It's the little things that make us happy, right? Not when those little things are screws, nuts, bolts and other pieces of hardware that get stuck in a drawer somewhere never to be found again. We've come up with a great collection of tips for how to store hardware so you can actually find what you need. Happiness indeed!
Put those neglected muffin tins to work holding small fasteners, electrical parts and more. Screw together a tote from three pieces of 1/2-in.-thick plywood cut to fit the width and height of your trays. Screw plywood strips on the inside to act as drawer runners for the tins and glue or screw on a thin plywood back. The tote shown here holds four tins, but you can build it higher for even more storage capacity. Cut the plywood sides long enough so there's room to add a 3/4-in. - diameter dowel handle.
For rust-free storage of expensive air nailer fasteners, use steel ammunition boxes from an army surplus store. They have a watertight seal to help prevent corrosion and they're cheap (about $5).
Old-fashioned shower curtain rings ($2 for a 12-pack at a home center) can organize and conveniently display nuts and washers on your pegboard. Load up the rings, add a tape label, and hang them near the wrenches. You can also toss them in a nail apron for on-the-go repairs.
Plastic peanut butter jars work better for storage than glass baby food jars because they hold a lot more hardware and won't smash into slivers if you drop one. Attach the lids of 28-oz. jars under a shelf with two screws (so the lid can't spin when you loosen the jar) and screw on the loaded jar. For quick access, cut away half of a 64-oz. peanut butter jar with a sharp utility knife, leaving the neck intact, then attach the lid and jar to the side of a cabinet.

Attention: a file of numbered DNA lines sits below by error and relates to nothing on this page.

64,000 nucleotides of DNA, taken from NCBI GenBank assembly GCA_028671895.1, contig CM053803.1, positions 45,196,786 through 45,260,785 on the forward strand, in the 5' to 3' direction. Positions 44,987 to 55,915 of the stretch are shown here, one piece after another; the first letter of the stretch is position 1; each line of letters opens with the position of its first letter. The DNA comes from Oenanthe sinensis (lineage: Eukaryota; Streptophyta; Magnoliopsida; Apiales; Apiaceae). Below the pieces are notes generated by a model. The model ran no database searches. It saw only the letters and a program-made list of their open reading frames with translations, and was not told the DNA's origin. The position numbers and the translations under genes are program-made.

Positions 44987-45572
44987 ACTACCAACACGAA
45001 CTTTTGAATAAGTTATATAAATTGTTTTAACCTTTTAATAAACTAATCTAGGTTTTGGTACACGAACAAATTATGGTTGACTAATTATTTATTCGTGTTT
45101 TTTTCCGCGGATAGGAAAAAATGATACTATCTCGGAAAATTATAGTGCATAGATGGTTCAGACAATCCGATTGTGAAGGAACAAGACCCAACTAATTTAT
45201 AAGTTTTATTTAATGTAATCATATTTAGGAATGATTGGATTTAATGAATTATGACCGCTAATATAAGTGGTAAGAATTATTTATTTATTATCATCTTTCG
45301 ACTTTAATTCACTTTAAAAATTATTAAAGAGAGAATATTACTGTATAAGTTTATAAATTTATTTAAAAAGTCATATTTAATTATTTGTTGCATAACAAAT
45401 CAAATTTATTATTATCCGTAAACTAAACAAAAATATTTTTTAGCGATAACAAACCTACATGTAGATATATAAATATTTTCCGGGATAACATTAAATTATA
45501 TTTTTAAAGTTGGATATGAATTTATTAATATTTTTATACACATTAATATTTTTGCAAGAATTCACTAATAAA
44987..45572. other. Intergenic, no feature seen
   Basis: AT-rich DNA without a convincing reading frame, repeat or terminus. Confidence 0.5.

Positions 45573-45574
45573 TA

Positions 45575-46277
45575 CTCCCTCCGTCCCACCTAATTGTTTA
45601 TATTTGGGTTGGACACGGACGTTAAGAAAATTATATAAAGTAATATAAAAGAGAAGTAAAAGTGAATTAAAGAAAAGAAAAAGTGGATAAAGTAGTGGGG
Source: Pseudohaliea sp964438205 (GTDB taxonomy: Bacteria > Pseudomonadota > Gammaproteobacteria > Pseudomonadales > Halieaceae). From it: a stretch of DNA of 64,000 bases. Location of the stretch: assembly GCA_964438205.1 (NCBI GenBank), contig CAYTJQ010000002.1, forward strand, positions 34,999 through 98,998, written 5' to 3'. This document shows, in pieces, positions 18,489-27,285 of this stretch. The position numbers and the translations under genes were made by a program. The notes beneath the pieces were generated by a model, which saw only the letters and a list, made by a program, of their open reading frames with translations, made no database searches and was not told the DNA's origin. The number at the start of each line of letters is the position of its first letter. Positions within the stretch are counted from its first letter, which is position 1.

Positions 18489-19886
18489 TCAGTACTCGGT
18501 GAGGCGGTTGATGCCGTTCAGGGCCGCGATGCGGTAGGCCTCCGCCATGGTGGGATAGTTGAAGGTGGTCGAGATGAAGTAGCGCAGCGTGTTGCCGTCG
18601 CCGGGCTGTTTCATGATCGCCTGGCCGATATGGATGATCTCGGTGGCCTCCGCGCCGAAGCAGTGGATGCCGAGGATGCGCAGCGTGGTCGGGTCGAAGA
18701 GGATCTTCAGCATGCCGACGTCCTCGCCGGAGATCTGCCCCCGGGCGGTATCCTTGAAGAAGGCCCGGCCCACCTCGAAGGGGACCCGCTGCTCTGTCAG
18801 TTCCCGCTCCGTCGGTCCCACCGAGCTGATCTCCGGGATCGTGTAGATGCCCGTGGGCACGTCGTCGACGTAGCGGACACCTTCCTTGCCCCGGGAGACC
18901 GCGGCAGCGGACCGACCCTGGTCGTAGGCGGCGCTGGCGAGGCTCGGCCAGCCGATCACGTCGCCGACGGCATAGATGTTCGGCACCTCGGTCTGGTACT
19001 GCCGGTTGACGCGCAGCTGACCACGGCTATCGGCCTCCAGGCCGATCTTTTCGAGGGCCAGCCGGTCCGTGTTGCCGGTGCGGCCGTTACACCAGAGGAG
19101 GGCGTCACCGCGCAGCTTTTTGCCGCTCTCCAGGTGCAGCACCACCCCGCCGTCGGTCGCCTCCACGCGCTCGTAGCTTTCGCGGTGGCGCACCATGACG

Want a handy storage roost for all the little screws, earplugs, nuts and washers in your shop? Pick up a package of Glad 4-oz. cups, a magnetic strip, several 7/16-in. washers and a tube of E6000 glue ($4 at craft and hobby stores). Apply glue to the cup's concave bottom, press in a washer flush with the bottom rim and let the glue set for 24 hours.
Mount the magnet, load the cups, snap on the lids and all your itty-bitties are easy to spot, nab and put away. Magnetic strips are available from Rockler (800-279-4441, rockler.com) and Magnaproducts (800-338-0527). The magnetic strip provides more than enough magnet power to hold a cup crammed with screws.
Save up 12 plastic oil quart bottles, cut away one side with a utility knife, scrub out the oil residue and load them with nails and screws. Build a carrying case from scrap 1/2-in. and 1/4-in. plywood.
Then label the bottle caps and slide in the bottles. Add a handle and tote it to your next project.
Save those 100-oz. laundry detergent bottles and use them to hold jumbo supplies of screws and nails. Cut the top off the bottle to create a wide-mouth bin with a built-in handle.
Label the bins, load them up, and you're ready to snag a handful when needed or carry a bin or two right to the job site.
Work surface cluttered with miscellaneous nails, screws, hardware, whatever? Clean it up and still keep that stuff at your fingertips. Attach a muffin tin under a shelf with a single 1/4-in. x 1-1/2-in. flat head machine screw. The tin pivots out from beneath work surfaces to organize and serve up any little doodad you frequently use. And you store all that little stuff without using up a single square inch of workspace.
For best results when installing your muffin bins:
Save jumbo-sized Nesquik containers to hold nails, lag bolts and extra long drywall screws up to 5 in. long. You can pack 4 lbs. of 16d nails in one can. They're great dispensers since the fasteners lie flat and are easy to grab, and they use space better than coffee cans when you store them on a shelf.